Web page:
Former Hillside Mayor Joseph Menza, an independent who was ranked a “6,” said the Christie administration invited him to many events, including Christmas parties and meetings with other mayors. He endorsed Christie in 2013.

“You’re in a situation where you have to respect the position,” Menza said. “Basically it pays to get along. There’s discretionary funding. You always want to be courteous and respectful. When push comes to shove, you need funding.”

Tagliarini, 64, said there was “zero chance” he would have supported the governor, despite accepting invitations to a New York Jets game and a Christmas Party.

“I graciously declined, and there was no pressure whatsoever. No threat. Nothing,” he said. “I wrote him a very nice letter wishing him good luck in the election. That’s as far as it went.”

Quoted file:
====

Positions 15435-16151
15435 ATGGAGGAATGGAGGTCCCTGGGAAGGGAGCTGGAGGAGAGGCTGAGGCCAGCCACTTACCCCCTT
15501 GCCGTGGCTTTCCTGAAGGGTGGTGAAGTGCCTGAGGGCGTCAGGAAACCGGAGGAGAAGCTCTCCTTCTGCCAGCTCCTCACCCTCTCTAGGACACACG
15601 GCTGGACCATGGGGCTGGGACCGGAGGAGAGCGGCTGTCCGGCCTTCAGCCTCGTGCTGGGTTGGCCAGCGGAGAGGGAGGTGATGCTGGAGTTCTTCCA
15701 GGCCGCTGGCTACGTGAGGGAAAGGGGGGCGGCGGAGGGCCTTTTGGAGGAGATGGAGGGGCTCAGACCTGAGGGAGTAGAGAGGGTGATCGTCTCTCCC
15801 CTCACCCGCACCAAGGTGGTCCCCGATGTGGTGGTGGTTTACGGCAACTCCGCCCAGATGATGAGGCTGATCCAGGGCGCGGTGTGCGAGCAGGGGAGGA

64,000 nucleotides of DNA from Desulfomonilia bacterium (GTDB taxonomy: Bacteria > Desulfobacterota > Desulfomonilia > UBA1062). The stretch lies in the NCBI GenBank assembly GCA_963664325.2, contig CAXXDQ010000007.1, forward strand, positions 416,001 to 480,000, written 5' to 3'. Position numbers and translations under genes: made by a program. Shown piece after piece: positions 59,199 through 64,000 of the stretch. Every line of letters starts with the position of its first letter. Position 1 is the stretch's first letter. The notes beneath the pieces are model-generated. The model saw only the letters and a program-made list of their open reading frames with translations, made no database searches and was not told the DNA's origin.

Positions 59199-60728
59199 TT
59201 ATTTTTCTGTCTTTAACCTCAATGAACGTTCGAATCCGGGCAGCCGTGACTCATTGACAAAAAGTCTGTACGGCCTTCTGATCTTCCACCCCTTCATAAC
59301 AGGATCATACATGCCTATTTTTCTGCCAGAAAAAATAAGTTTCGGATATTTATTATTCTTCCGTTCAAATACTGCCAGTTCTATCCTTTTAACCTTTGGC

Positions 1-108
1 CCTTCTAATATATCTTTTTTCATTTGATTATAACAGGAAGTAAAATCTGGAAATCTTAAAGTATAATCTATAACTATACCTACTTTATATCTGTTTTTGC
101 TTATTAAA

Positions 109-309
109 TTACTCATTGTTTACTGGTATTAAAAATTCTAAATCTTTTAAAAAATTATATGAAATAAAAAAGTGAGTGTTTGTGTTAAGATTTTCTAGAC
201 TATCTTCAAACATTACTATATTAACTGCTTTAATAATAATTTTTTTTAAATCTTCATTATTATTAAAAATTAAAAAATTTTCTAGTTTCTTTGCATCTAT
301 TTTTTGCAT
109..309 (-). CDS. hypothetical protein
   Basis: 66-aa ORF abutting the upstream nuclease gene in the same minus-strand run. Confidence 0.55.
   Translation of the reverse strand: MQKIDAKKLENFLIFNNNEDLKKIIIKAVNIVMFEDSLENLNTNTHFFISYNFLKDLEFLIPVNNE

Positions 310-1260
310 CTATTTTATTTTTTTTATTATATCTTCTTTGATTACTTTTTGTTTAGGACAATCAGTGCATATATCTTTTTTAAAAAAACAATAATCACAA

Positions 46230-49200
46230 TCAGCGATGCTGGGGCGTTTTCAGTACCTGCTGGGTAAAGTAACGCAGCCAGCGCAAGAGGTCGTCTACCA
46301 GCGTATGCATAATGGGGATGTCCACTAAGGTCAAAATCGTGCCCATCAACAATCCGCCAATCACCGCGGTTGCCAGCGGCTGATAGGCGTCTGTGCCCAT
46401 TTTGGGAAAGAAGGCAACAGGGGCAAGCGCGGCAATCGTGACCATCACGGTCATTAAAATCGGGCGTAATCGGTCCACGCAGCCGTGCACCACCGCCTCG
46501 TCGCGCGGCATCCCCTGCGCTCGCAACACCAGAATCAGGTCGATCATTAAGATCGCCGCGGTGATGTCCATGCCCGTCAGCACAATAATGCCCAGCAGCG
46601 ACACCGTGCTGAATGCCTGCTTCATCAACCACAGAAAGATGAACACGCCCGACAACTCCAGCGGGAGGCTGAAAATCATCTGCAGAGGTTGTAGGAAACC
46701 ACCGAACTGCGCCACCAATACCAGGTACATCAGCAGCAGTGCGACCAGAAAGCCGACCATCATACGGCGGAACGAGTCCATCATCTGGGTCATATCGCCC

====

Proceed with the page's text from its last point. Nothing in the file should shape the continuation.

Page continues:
The other “10” on the list, Garfield Mayor Tana Raymond, said she endorsed Christie during his first campaign because she liked his efforts to fight corruption as a federal prosecutor. While the spreadsheet notes that Raymond had committed to endorsing the governor in 2013, she said she stayed on the sidelines that year.

“That was probably the only place I ranked a ‘10,’ ” she said. “I certainly didn’t rank that with the Democrats, and I’m still a Democrat.”

WTC steel displayed in Fort Lee, N.J.
WTC steel displayed in Fort Lee, N.J.
Photographer: Michael Nagle/Bloomberg

The governor’s efforts to woo Teaneck Mayor Mohammed Hameeduddin fell flat. A Democrat who was rated a “4,” Hameeduddin said he accepted a tour of the World Trade Center site and a seat at a Giants game but never engaged in any serious discussions about a Christie endorsement.

“Everybody thought they were trying to build relationships with local government,” he said. “Nobody knew there was a political arm to this.”

Belmar Mayor Matt Doherty, a Democrat and a “2,” said he endorsed Christie’s opponent, then-state Senator Barbara Buono, and contributed to her campaign. He said he wasn’t contacted by the governor’s office or his campaign seeking an endorsement.

“I certainly wasn’t offered any tickets to Giants’ games,” Doherty said. “How do you get on that list?”